Betrayed by bile: bile acids help norovirus sneak into cells

Human noroviruses, the leading viral cause of foodborne illness and acute diarrhea around the world, infect cells of the small intestine by piggybacking on a normal cellular process called endocytosis that cells use to acquire materials from their environment.
Tags: Science

NASA finds a weaker Sarai now a depression

NASA-NOAA's Suomi NPP satellite provided forecasters with an image of Tropical Cyclone Sarai and it showed a much weaker storm near Tonga in the South Pacific Ocean.
Tags: Science, Nasa, Suomi NPP, Tonga, NASA NOAA, Sarai

NASA finds Tropical Storm Calvinia moving away from Mauritius

Visible imagery from NASA's Aqua satellite on Dec. 31, 2019 revealed that Tropical Cyclone Calvinia had moved south of the island of Mauritius in the Southern Indian Ocean.
Tags: Science, Nasa, Mauritius

Topological semimetals can generate sizable transverse thermoelectric figure of merit

Thermoelectric materials can convert temperature difference in a conducting solid into electrical energy, or vice versa. However, the conventional thermoelectric effect, i.e., the longitudinal Seebeck effect, meets some severe limitations in promoting its conversion efficiency. Now, scientists in Chinese Academy of Sciences have found large transverse thermoelectric effect in a topological semimetal. This may open an alternative way to harvest thermoelectric energy.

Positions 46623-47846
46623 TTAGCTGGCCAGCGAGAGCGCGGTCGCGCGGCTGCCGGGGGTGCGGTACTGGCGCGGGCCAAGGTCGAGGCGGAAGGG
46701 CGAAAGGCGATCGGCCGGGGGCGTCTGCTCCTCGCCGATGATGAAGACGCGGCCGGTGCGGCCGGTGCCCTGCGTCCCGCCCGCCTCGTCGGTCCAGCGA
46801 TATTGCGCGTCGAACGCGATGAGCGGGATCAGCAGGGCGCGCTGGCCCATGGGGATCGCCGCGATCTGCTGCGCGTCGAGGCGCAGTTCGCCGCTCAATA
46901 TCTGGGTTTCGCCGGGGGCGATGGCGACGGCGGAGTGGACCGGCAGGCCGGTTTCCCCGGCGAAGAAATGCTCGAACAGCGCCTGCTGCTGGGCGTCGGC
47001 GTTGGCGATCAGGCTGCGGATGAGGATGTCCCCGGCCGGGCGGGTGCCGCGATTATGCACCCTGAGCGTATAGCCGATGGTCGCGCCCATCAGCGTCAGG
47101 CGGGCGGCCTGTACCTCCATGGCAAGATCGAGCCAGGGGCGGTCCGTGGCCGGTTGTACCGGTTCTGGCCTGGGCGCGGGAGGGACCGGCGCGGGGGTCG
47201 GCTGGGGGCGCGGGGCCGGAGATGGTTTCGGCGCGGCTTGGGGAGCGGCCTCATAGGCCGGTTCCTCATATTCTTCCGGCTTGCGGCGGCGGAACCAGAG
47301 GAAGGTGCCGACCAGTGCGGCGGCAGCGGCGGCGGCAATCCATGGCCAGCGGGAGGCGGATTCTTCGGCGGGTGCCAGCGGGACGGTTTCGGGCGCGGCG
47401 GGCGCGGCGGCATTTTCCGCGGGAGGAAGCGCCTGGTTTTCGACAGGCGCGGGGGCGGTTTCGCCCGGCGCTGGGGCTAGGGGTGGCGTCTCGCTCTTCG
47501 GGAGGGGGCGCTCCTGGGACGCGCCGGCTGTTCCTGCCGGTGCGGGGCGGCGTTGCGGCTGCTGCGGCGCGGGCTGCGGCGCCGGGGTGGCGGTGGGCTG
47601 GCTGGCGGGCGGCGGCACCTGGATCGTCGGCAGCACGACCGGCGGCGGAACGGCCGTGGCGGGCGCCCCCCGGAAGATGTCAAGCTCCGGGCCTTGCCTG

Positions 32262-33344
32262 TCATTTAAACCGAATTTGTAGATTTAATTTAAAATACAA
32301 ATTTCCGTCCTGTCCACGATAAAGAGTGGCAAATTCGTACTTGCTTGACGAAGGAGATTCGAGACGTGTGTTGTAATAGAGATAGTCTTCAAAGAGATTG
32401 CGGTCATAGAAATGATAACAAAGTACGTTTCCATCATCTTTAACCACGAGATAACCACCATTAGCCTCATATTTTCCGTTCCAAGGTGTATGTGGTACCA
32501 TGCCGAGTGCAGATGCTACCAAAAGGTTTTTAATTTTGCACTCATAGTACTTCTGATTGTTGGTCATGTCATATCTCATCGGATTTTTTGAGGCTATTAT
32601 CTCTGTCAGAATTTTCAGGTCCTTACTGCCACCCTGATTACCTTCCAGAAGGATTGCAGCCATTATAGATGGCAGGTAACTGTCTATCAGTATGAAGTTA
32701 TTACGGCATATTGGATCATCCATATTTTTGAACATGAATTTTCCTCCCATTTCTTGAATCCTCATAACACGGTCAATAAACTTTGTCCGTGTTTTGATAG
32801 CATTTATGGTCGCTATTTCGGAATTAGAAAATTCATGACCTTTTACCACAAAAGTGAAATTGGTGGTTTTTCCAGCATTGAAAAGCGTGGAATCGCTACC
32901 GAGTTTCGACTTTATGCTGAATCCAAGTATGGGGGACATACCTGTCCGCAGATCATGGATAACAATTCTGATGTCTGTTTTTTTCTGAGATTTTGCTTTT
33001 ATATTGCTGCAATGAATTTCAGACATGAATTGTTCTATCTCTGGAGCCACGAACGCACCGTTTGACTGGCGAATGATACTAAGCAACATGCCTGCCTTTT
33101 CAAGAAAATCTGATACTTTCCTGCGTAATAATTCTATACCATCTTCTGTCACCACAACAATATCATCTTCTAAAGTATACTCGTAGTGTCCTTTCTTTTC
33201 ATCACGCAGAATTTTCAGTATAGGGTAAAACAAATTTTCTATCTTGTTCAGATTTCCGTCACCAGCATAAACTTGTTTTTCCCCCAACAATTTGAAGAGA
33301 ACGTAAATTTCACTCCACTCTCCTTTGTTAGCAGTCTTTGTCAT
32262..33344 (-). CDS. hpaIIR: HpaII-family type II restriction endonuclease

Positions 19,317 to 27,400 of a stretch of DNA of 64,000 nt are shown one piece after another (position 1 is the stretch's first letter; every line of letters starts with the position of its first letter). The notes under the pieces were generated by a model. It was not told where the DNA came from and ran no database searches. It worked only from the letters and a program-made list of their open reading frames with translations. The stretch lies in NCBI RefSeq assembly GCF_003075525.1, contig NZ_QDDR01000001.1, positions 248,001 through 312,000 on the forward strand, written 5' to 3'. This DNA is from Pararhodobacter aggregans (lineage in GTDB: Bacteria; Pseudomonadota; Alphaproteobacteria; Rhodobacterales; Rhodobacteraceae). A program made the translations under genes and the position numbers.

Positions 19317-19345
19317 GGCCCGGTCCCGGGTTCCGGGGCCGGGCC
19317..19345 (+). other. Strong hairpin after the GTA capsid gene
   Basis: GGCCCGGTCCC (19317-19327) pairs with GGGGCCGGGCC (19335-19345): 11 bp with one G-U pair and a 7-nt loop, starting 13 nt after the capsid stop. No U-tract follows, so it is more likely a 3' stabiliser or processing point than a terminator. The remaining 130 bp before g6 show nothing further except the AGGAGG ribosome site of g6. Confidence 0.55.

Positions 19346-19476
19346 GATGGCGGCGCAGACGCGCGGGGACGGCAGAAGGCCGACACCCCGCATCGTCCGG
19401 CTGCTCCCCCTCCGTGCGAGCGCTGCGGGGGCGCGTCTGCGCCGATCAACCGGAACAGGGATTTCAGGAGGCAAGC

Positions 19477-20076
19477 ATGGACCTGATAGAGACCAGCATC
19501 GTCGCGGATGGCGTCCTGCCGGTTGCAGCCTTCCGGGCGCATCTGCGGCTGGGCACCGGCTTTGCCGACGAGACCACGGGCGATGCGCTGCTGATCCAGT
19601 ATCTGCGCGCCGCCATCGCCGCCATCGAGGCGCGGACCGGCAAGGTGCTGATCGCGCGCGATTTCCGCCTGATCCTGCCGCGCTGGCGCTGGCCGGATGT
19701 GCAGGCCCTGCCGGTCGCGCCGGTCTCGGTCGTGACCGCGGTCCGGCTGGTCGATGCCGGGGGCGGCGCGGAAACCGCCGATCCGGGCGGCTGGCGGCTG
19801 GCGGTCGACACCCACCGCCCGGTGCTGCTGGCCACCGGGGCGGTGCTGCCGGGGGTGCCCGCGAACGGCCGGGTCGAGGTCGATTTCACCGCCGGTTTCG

Tags: Science, Chinese Academy of Sciences

A new breakthrough in developing effective antimalarial drugs

Parasites in the genus Plasmodium, which cause malaria, are transmitted to humans through bites from infected mosquitoes. The parasites manage to acclimatize to these two completely different hosts because the plasticity of their genome enables them to adapt as necessary. Scientists decided to investigate the epigenetic mechanisms behind this plasticity, in particular DNA methylation. They identified molecules capable of inhibiting DNA methylation and effectively killing even the most resistant ...
Tags: Science

From crab studies, a broader approach to identifying brain cells

In a new study, a team born in part at the Neural Systems & Behavior course in Woods Hole tests the notion that a cell's identity can be described solely by the genes it expresses. The study, published in Proceedings of the National Academy of Sciences, advocates a more 'multimodal' approach to defining cell identity.
Tags: Science, National Academy of Sciences